In 1998, Phillips introduced ceramic metal halide (CMH, later also known as LEC), which provided a much broader spectrum of light that grew plants better. Like fluorescent, MH and HPS lights, CMH is also limited in being able to optimize the spectrum of light generated, simply by the chemistry of the mixture of compounds required to generate the colors, so none can be “tuned” and made ideal for plant growth. These lights still worked well enough to prove the utility of using artificial light for plant growth. Unfortunately, all of these lights also contained significant amounts of mercury, enough that if a bulb ever broke, you should really throw away all of the plants underneath to avoid mercury poisoning. All fluorescent, HPS, MH and CMH bulbs still need to be disposed of as hazardous waste for the same reason.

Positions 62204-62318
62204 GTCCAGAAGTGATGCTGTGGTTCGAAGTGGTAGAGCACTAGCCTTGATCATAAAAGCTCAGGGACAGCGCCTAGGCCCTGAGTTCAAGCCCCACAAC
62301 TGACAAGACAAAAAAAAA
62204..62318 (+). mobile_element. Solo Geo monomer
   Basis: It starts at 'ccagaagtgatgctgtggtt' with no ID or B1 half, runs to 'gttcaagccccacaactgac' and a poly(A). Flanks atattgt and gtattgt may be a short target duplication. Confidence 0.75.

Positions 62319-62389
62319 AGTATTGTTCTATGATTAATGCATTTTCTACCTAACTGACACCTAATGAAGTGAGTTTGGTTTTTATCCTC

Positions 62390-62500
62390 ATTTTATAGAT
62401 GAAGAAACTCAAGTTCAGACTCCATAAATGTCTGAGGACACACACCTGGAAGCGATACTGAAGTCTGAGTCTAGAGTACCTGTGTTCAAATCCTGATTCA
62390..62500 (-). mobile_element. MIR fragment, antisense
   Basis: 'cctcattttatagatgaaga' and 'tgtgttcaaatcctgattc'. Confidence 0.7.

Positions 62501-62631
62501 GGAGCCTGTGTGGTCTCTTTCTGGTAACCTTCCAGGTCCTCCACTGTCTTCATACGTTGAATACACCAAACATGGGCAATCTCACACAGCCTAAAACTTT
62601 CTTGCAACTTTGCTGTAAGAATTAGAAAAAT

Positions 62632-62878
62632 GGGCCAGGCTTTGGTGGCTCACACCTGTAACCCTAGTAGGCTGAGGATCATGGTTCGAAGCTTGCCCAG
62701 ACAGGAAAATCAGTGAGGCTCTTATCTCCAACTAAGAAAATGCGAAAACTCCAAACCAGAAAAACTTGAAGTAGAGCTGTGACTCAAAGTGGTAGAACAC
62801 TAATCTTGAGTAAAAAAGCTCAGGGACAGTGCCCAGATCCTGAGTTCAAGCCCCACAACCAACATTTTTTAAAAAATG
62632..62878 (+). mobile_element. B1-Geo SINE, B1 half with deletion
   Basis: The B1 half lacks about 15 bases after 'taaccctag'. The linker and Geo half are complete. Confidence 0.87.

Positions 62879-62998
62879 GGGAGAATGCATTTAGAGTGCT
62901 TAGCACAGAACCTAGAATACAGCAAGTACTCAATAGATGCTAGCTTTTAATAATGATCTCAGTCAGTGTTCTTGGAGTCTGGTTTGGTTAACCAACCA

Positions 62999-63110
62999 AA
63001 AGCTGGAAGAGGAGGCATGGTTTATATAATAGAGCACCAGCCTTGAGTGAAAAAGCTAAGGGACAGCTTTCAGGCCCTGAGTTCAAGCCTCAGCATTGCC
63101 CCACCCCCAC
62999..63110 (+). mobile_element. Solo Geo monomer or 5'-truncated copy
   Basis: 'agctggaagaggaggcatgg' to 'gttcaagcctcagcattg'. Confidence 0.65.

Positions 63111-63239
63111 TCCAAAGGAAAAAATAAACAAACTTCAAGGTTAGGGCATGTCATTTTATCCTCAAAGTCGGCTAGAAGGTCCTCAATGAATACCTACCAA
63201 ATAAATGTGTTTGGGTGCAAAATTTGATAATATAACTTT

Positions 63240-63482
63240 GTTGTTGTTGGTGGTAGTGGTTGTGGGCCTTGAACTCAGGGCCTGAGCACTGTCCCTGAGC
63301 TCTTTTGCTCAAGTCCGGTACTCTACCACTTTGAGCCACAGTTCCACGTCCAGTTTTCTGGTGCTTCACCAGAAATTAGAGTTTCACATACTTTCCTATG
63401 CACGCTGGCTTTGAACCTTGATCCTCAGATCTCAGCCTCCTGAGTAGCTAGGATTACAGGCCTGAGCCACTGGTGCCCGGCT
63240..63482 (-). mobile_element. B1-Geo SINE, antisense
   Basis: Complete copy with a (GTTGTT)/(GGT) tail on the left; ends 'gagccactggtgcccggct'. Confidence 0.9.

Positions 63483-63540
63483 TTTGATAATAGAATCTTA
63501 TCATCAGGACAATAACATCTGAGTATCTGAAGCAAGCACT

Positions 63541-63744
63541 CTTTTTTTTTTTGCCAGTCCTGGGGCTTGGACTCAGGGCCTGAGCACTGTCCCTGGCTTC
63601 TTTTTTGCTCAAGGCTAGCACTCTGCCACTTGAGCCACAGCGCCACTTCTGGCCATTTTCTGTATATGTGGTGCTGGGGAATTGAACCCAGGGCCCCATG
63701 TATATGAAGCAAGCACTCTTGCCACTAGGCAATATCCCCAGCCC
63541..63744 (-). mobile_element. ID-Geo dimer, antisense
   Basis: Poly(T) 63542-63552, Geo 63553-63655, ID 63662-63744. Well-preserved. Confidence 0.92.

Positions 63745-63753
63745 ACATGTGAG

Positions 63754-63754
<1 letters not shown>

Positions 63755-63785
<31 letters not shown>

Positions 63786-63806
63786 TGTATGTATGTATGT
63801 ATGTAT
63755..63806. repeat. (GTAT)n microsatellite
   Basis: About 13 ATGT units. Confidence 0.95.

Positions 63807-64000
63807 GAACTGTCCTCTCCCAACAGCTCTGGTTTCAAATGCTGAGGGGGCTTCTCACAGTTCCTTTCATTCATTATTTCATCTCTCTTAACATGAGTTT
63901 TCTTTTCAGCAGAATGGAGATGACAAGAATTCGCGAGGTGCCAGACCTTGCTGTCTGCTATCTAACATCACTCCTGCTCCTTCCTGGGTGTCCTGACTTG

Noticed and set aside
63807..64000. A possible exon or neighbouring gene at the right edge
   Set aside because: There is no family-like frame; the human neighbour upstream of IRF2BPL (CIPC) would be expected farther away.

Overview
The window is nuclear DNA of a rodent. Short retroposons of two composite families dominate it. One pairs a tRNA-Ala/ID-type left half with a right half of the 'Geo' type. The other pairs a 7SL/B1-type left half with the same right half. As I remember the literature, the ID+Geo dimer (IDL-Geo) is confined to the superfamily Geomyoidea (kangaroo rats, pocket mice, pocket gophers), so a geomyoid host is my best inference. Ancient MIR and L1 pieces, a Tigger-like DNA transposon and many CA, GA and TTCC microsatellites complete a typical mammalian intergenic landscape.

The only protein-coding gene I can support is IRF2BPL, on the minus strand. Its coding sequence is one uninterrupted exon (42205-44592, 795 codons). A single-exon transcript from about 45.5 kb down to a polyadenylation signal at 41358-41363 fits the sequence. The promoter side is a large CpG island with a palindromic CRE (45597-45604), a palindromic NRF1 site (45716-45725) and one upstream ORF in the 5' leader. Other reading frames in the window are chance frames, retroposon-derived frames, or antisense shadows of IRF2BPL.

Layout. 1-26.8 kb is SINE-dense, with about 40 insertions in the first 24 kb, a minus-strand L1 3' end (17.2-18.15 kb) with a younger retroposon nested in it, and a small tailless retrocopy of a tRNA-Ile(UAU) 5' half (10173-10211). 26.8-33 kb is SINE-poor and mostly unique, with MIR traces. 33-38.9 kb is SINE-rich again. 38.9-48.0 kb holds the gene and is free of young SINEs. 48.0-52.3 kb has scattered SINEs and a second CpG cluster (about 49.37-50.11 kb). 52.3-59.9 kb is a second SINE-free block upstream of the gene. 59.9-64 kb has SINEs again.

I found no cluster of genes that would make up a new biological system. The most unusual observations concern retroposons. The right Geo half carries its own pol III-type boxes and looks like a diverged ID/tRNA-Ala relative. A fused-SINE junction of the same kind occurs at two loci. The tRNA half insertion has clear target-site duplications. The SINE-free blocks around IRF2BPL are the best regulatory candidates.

Although LEDs first became commercially available in the ’70s and the first practical blue LED was introduced in 2002, it wasn’t until about 2010 that all colors of LEDs required for ideal plant growth became bright and intense enough to be used for growing plants. The first LED lights weren’t as efficient at generating light as older fluorescent, MH, HPS and CMH lights, but they offered something no previous technology had: complete control of light spectrum, allowing it to be tuned for what plants really need. As LED technology has continued to advance, it has surpassed the efficiency of the older technologies while retaining the ability to create a better spectrum for growing plants, as long as the right combination of LED colors is used.


How can growing indoors become more sustainable as commercial cannabis and legal indoor growing becomes more popular?